Back in April 2020, at the height of the first global Covid lockdown, the wine category was understandably nervous. One of its key routes to market – on-premise – was shut; going to the shops was difficult (and, in some cases, a danger to health); and major economies were looking at double digit falls in GDP. And yet, the overall impact of Covid-19 on the global wine market in 2020 was not as bad as had been expected: global wine volume consumption declined by less than -7% and global wine value declined by approximately -5%, according to IWSR data.

“The world drank less wine in 2020, but spent relatively more on it than in previous years, bringing unexpectedly strong profits to businesses that were more off-premise focused or could pivot quickly to e-commerce,” remarks Lulie Halstead, CEO Wine Intelligence.

The major wine markets of the UK and US actually saw volume growth in 2020 (in the UK’s case, reversing a 10-year trend of decline), and a number of developed world wine markets (Germany, South Korea, Canada, all the Scandinavian countries, plus Ireland and Singapore) also saw growth. In Brazil and Colombia, consumers overcame economic and pandemic concerns to turn towards still and sparkling wines and away from local beverages such as rum and cachaça. Although some of these wine market increases were short-term changes that will revert to previous trends, in some cases, 2020 led to double digit percentage increases on the previous year. 

More predictably, wine markets that were heavily dependent on tourists, and whose bars and restaurants were relatively more important to domestic consumption, suffered in 2020. High volume markets such as Spain, France, Portugal and China led the declines. Emerging wine markets were generally down in 2020, partly due to the loss of tourism, but mainly because the wine category in these countries is more tied to socialising in the on-premise or in big groups, both of which were severely curtailed in 2020. Markets such as South Africa and Russia also saw big consumption declines, with the former experiencing multiple temporary bans on alcohol sales, and in the case of Russia, a significant decline in the purchasing power of the ruble, which made imported wines much more expensive to buy.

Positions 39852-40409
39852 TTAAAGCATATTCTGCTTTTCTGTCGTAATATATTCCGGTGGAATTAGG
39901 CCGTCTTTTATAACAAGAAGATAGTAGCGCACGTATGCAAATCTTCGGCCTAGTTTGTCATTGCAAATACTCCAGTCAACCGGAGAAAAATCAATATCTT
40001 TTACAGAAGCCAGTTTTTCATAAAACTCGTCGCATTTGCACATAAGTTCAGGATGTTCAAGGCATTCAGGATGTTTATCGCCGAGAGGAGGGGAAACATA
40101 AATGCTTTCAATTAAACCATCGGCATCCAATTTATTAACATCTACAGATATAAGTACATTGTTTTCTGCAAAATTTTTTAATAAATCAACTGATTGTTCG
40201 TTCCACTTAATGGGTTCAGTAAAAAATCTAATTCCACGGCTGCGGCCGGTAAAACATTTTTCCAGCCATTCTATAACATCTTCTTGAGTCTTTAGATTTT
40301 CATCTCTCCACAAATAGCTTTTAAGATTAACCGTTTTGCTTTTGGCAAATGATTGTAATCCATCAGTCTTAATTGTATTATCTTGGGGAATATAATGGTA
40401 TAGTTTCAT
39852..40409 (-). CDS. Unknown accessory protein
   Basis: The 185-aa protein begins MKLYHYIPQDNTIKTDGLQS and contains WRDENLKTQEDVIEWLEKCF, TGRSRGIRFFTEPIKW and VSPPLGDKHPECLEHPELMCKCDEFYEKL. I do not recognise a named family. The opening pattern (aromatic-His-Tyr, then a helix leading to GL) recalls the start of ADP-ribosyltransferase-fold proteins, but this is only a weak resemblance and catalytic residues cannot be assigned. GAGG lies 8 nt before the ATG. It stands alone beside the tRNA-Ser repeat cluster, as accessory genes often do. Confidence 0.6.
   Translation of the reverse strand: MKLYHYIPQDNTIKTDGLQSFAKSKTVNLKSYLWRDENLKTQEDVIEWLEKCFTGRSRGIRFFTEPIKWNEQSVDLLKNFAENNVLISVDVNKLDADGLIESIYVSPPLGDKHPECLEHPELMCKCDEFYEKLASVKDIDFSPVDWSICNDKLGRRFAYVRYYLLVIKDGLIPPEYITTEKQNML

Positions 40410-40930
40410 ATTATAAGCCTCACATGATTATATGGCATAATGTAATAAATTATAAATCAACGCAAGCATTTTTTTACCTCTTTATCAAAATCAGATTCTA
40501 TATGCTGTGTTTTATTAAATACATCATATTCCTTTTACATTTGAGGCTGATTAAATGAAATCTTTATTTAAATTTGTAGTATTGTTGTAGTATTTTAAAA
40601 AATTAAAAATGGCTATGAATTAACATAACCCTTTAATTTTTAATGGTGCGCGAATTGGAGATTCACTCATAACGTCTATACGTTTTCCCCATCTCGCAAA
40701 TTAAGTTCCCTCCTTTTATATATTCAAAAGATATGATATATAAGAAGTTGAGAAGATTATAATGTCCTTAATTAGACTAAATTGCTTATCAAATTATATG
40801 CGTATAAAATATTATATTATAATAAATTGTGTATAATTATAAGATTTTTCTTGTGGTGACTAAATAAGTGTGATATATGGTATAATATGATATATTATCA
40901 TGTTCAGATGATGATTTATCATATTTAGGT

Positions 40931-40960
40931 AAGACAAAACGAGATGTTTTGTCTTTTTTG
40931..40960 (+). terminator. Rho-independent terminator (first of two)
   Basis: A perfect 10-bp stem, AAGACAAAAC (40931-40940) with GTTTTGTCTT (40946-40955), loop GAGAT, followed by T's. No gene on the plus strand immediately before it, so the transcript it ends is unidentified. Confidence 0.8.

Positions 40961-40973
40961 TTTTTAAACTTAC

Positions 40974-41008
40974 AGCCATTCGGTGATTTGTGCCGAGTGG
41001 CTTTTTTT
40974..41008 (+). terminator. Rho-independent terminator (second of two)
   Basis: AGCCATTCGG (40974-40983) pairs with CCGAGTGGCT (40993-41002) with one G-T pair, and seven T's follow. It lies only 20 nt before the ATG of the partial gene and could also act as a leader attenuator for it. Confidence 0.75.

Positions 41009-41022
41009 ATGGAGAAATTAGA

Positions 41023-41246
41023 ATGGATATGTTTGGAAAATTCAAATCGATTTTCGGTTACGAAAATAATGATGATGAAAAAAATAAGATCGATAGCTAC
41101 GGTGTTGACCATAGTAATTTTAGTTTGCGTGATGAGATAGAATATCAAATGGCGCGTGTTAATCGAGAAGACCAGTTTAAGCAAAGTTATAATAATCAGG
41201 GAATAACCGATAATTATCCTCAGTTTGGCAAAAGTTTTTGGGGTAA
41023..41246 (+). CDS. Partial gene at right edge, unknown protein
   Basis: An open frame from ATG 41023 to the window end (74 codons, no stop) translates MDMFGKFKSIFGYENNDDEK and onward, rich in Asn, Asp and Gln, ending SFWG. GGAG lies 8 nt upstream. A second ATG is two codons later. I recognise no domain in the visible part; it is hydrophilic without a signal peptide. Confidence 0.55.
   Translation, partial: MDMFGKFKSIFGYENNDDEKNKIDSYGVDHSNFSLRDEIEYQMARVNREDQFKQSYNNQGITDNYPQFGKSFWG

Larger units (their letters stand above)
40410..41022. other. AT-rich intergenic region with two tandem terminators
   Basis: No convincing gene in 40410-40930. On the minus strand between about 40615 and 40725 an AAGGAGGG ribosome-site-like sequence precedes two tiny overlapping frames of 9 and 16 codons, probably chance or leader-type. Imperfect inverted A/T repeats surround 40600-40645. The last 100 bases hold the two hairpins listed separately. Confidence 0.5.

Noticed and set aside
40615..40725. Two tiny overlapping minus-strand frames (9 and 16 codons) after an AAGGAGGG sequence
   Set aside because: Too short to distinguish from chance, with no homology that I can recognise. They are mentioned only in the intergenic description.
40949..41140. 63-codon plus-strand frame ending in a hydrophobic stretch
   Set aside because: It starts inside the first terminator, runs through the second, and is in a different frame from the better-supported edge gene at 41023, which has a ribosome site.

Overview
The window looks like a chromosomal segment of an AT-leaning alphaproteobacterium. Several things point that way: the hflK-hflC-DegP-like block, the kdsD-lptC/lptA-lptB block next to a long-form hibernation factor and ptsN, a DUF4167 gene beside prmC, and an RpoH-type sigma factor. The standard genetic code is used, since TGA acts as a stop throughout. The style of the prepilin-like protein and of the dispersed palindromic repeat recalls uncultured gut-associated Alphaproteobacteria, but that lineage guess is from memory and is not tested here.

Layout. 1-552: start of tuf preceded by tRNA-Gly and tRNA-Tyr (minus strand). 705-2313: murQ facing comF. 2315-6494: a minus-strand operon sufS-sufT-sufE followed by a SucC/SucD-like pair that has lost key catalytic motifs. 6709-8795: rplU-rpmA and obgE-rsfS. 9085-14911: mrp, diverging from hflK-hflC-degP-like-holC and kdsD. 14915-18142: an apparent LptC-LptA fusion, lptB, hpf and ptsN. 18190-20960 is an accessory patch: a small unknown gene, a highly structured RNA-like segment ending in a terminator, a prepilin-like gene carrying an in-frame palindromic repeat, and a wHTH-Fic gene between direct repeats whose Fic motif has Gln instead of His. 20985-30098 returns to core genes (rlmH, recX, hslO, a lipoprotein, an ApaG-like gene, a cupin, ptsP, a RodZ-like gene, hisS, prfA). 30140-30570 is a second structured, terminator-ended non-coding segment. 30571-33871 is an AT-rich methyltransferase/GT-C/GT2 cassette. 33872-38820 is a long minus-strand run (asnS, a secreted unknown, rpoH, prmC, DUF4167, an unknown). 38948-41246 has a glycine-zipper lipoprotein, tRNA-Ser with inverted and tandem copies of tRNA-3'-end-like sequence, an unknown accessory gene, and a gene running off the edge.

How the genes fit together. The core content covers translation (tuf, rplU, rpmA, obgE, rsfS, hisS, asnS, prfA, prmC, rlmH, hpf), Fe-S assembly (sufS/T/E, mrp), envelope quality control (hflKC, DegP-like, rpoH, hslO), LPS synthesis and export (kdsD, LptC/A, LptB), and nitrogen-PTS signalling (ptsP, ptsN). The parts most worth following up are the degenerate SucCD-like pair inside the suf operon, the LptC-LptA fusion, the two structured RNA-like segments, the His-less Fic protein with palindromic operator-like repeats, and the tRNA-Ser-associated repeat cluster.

The net result of the Covid-era disruption, as well as broader market, economic and demographic variables have been analysed to produce the Wine Intelligence global wine market attractiveness model 2021, covering the world’s key 50 wine markets.

The United States has once again topped the list of the most attractive wine markets in the world, though its lead over #2 South Korea has been cut. Below these two non-movers, the top 15 has quite a different look to it: the UK rises to #3, despite the disruption of Brexit, while Ireland, Norway and Sweden burst into the top 10 for the first time. China fell out of the top 10 for the first time, falling 13 places to 17th, as did France (down 7 to 16th) while Russia fell 12 places to 22nd and Spain dropped 11 places to 25th.

Market attractiveness, as measured by Wine Intelligence, is not just about wine volume changes. The model looks at value per bottle, market access and ease of doing business, profitability of players in the supply chain, as well as broader economic and demographic factors, including population growth trends.

Hard as it is to look beyond the Covid-led impact on the world wine market, it is worth examining the other factors that are driving global consumer behaviour. One reason that the US clung on to its top ranking was its success in mitigating the economic fallout from Covid via government stimulus spending; Ireland’s high value export and knowledge-oriented economy managed to record economic growth in 2020, and its knowledge economy workers are highly correlated with wine drinkers.

In many global markets, the immense surge in ecommerce during Covid lockdowns has also been a positive for wine, particularly where regulation surrounding distance selling of alcohol has either been light-touch or has been relaxed specifically as a result of Covid – which was the case in South Korea in 2020. Wine Intelligence consumer research data suggests that wine drinkers are committed to continue with online purchasing even as Covid restrictions are lifted. In the UK, for instance, a larger proportion of consumers have said they would be more likely than pre-pandemic to continue using online channels when purchasing beverages.

Looking further ahead, some of the long-term changes in demography and economies will start to have more of an impact on the model in the coming years. For instance, Poland dropped back to 12th place in the market attractiveness rankings this year, but on a long-term basis has been progressing steadily up the charts since 2016, when it was 19th. The engine of growth in Poland has been a sustained economic growth story in the past decade, combined with a population that has stabilised, due, in part to the return of expatriate workers, who have brought home wine drinking habits from their time in other EU countries such as the UK. 

Further down the rankings, it’s worth noting the opportunities emerging in sub-Saharan Africa. Nigeria’s burgeoning adult population, up 16 million in the past 5 years, is destined to grow exponentially over the next 30 years, according to United Nations population studies. Wine is currently a fringe player in the Nigerian alcohol scene, but even considering this and the economic setbacks of the past 5 years, wine volumes are growing. Nigeria made its debut in the top 40 in 2021 (up 9 places to 39).


These insights, as well as the full ranking of wine’s attractiveness in 50 focus countries, are explored in greater detail in the Wine Intelligence Global Compass 2021 Report.


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